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# CHAPTER 14

CHASSIS
MECHANICS

If the agricultural engineer who is specializing in farm power is to
make his best contribution to the agricultural engineering profession,
if as an agricultural engineer he is to earn and hold a recognized
place among other engineers, he must have more than the garage
mechanics conception of the tractor. He must visualize the tractor
as a unit and have a clear conception of all forces acting upon it. He
must be informed concerning the fundamental laws of mathematics
and physics which govern its kinematic and dynamic response to
these forces. In no other way will he be able to make the tractor
perform its maximum service.
E.G. MCKIBBEN, 1927

14.1 Introduction
In this chapter, the farm tractor is used as an example of the application of the
principles of statics and dynamics in the analysis of an off-road vehicles tractive
performance, stability, ride, and handling. This chapter provides an introduction to
these individual areas while attempting to emphasize their interrelationships.
Because of the introductory nature of this chapter, the two-dimensional analysis of
a rear-wheel-driven wheeled tractor is emphasized. The Suggested Readings at the end
of the chapter provide additional information on methods of three- as well as two-
dimensional analysis.
Goering, Carroll E., Marvin L Stone, David W. Smith, and Paul K. Turnquist. 2003. Chassis mechanics.
Chapter 14 in Off-Road Vehicle Engineering Principles, 383-420. St. Joseph, Mich.: ASAE.
American Society of Agricultural Engineers.
384 CHAPTER 14 CHASSIS MECHANICS
14.2 Simplifying Assumptions
The following simplifying assumptions apply to the rear-wheel-driven tractor
shown in Figures 14.1 and 14.2:
1. The ground surface is assumed to be planar and nondeformable.
2. The motion of the tractor can be analyzed as two-dimensional.
3. Rotational motion of the front wheels is neglected.
4. Aerodynamic forces are neglected.

Figure 14.1. Free-body diagrams of the chassis and drive wheels of a rear-wheel-driven tractor.

Figure 14.2. Kinematics associated with the planar motion of the chassis and drive wheels. The
dashed outline shows the position of the chassis and drive wheels after an angular displacement .

OFF-ROAD VEHICLE ENGINEERING PRINCIPLES 385
14.3 Equations of Motion
Figure 14.1 contains free body diagrams of the two major components of the
tractor: the chassis and the rear wheels. The traction mechanics developed in Chapter
13 is used to describe the force systems acting on both the rear drive wheels and the
front unpowered wheels. The weights of the rear wheels (W
w
) and chassis (W
c
) are
decomposed into components acting parallel and perpendicular to the ground surface.
Similarly the external force P exerted at the chassis drawbar is broken down into a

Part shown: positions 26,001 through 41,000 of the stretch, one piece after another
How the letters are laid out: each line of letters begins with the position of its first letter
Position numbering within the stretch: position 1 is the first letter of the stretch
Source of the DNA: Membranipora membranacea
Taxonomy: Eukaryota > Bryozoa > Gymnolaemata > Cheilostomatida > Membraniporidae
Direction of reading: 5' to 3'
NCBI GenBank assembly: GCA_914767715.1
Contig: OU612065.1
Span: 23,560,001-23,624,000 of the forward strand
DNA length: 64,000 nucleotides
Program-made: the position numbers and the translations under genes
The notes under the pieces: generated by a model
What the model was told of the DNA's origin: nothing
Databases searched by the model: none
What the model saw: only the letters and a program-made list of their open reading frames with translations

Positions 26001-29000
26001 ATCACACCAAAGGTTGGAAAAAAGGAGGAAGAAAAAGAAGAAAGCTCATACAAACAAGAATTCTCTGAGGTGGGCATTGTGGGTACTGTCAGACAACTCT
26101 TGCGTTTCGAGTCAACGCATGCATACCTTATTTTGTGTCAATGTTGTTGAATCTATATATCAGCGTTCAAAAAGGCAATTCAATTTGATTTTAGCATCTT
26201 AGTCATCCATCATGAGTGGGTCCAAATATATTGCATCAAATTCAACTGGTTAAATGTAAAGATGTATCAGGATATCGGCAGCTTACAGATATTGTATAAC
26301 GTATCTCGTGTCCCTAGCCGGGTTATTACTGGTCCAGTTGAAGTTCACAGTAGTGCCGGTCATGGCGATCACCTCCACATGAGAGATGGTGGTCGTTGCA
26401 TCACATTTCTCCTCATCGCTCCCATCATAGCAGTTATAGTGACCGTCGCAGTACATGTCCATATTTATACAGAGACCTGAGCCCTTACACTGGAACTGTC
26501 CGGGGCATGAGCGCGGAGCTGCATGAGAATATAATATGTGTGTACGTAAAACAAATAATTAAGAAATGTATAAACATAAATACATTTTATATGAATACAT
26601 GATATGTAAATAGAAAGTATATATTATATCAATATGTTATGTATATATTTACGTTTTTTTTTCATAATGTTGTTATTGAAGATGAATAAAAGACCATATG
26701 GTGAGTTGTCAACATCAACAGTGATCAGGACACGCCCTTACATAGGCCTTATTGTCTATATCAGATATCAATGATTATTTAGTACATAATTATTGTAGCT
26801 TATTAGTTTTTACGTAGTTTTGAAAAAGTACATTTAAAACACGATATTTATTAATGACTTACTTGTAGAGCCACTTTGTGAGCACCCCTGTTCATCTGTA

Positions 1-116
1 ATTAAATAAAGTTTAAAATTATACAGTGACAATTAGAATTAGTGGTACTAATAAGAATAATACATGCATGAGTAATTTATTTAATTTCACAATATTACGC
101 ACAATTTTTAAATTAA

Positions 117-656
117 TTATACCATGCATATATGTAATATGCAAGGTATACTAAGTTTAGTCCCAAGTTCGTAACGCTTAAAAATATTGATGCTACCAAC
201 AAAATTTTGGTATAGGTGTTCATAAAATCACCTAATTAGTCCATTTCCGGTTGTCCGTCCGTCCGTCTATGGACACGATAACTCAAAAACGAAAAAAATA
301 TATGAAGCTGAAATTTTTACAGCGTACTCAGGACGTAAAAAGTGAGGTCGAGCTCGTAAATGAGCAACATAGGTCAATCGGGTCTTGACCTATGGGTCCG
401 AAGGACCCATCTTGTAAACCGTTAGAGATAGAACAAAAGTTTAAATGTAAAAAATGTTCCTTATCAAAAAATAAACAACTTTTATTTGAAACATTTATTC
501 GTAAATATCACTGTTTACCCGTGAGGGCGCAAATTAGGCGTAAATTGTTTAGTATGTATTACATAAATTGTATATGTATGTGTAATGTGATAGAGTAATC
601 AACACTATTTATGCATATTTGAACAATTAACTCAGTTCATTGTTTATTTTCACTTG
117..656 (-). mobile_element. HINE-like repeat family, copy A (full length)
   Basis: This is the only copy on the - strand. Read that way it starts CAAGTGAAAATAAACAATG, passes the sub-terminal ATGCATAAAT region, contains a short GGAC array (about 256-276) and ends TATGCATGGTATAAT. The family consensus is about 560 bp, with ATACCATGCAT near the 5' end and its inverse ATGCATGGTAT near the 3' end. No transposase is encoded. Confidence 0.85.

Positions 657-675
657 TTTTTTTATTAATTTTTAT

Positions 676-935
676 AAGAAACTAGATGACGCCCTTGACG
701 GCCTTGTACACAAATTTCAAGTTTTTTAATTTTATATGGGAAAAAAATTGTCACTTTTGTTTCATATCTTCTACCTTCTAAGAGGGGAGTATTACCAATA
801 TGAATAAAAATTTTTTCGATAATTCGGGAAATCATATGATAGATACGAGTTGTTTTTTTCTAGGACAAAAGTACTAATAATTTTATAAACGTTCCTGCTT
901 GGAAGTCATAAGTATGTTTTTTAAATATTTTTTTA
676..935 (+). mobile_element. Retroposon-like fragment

parallel component P cos (commonly called the drawbar pull) and a perpendicular
component P sin .
The kinematics used to describe the rear wheel and chassis motions are illustrated
in Figure 14.2. The translational motions of the rear wheels and chassis are referenced
to the fixed or inertial X-Z coordinate system. Such a coordinate system, in which the
positive Z axis points downward, is consistent with the terminology widely used in
other areas of vehicle dynamics. The angle of rotation of the drive wheels,
w
, is
measured relative to the tractor chassis so that the absolute angular motion of the drive
wheels is given by the angle
w
- where is the pitch angle of the chassis.
Letting m
w
be the mass of the rear wheels and summing forces on the rear wheels
in the X and Z directions,

r w r r w w
H sin W TF F x m = & & (14.1)

r w r w w
R cos W V z m + = & & (14.2)
Letting I
yyw
be the moment of inertia of the wheels about the y or lateral axis
passing through their center of gravity and summing moments about the rear axle
center (assumed to be coincident with the center of gravity of the rear wheels),
(14.3)
r r r r r r w yyw
e R r ) TF F ( T ) ( I =
& & & &
However, in the traction mechanics of Chapter 13, e
r
is considered to be equal to
(TF
r
/R
r
)r
r
, so that Equation 14.3 may be written

(14.4)
r r r w yyw
r F T ) ( I =
& & & &
Letting m
c
be the mass of the chassis and summing forces on the chassis in the X
and Z directions,

= cos P TF sin W H x m
f c r c c
& &

(14.5)

f r c c c
R V sin P cos W z m + = & &

(14.6)

Letting I
yyc
be the moment of inertia of the chassis about the y or lateral axis
passing through its center of gravity and summing moments about the chassis center of
gravity,

386 CHAPTER 14 CHASSIS MECHANICS

(14.7)

] e ) cos( h [ R
] r ) sin( h [ TF
)] sin( h cos h [ cos P
)] cos( h sin h [ sin P
) cos( h V ) sin( h H T I
f c 2 c 2 f
f c 2 c 2 f
c 1 c 1 3
c 1 c 1 3
c 1 c 1 r c 1 c 1 r r yyc
+ +
+
+ +
+ + +
+ + + =
& &
Equation 14.7 may be simplified, since the traction mechanics of the unpowered front
wheels assumes that e
f
= (TF
f
/R
f
)r
f
.
Equations 14.1, 14.2, and 14.4 are the differential equations of motion governing
the three degrees of freedom that the rear wheels possess for general planar motion.
Equations 14.5, 14.6, and 14.7 are the corresponding equations for the chassis.
However, the constraint that the rear wheels are attached to the chassis implies that the
corresponding 6 degrees of freedom (x
w
, z
w
,
w
, x
c
, z
c
, ) are not independent.
Referring to Figure 14.2, the following two equations express the constraint
relation:

(14.8)

) cos( h x x
c 1 c 1 w c
+ + =

(14.9)

) sin( h z z